But it was good! So maybe it was a different recipe...I'll have to check it out. I know I still have tons of different recipes for the stuff...but now that I've been diagnosed a celiac I would need to make it glutens...

Pig might remember I queried her on some brownies once for celiacs...oh it seems so long ago now - doesn't it??

I too worried about Frog and agree with Omega Mum...

rilly super 1 April 2008 at 18:23  

I actually went to a dutch evening class for a while pottymummy, but sadly only managed to pronounce everything with a german accent which I am advised is the social equivalent of goosestepping around the room index finger to upper lip Basil Fawlty style. I just could't do the rught sounds which is a great sadness to me as I had quite a close flemish chum at the time, but that is another story

Potty Mummy 1 April 2008 at 19:55  

Hi Aims, I don't think it can have been the same thing if it tasted good - but then you never know. Of course, my mother may also have been getting confused with the alfalfa sprouts that she went through a phase of keeping in the fridge around the same time - and let me tell you, they did NOT taste good...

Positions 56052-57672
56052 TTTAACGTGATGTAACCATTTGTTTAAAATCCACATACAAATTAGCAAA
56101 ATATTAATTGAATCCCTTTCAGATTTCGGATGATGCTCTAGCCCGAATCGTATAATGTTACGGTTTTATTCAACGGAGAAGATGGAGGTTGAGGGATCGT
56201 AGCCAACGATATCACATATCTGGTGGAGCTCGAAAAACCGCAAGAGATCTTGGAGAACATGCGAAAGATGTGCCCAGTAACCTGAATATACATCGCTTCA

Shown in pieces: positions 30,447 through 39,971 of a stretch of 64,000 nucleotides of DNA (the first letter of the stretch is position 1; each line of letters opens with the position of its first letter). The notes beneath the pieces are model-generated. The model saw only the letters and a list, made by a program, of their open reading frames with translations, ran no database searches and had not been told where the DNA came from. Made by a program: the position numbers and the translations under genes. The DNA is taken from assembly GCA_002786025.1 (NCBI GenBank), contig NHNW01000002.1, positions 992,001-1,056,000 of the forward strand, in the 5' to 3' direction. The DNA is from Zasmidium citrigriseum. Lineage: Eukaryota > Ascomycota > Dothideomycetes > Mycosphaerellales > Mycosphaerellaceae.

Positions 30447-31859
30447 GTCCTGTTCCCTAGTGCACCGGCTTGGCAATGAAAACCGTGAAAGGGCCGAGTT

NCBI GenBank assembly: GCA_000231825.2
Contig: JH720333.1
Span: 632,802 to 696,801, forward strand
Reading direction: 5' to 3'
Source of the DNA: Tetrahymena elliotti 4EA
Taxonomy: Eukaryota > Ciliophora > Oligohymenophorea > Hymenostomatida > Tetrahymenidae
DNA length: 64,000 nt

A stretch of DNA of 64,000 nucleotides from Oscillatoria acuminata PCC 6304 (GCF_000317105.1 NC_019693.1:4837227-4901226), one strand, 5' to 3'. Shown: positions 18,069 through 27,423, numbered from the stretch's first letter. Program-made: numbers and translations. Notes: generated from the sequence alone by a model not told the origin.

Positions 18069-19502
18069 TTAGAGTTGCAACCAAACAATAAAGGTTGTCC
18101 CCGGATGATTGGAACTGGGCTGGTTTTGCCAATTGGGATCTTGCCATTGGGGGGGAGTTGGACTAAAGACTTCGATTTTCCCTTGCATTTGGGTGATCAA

You know Rilly, I wouldn't worry about pronunciation with Dutch (or Flemish); everyone who speaks the language seems to understand English by default since their own is such a tricky language. So, you could do what I do, learn a little Dutch so you can roughly understand the conversations, and then chip in in English - which frankly, given most non-native speakers dreadful accent's, the Dutch friends and family I have prefer.

Husband has in fact banned me from speaking Dutch in front of the Boys as he doesn't want my awful accent to rub off on them. So you are not alone, Rilly!

Grit 1 April 2008 at 20:45  

am i alone is thinking that this sounds revolting? if i offered a slice to squirrel and added it was 15 days old in the fermenting, i think i might get squirrel's swear word of the moment. (it is poopy bum)

on the other hand i used to work with a german called herman, and he was quite nice and always very polite.

Tattie Weasle 1 April 2008 at 21:11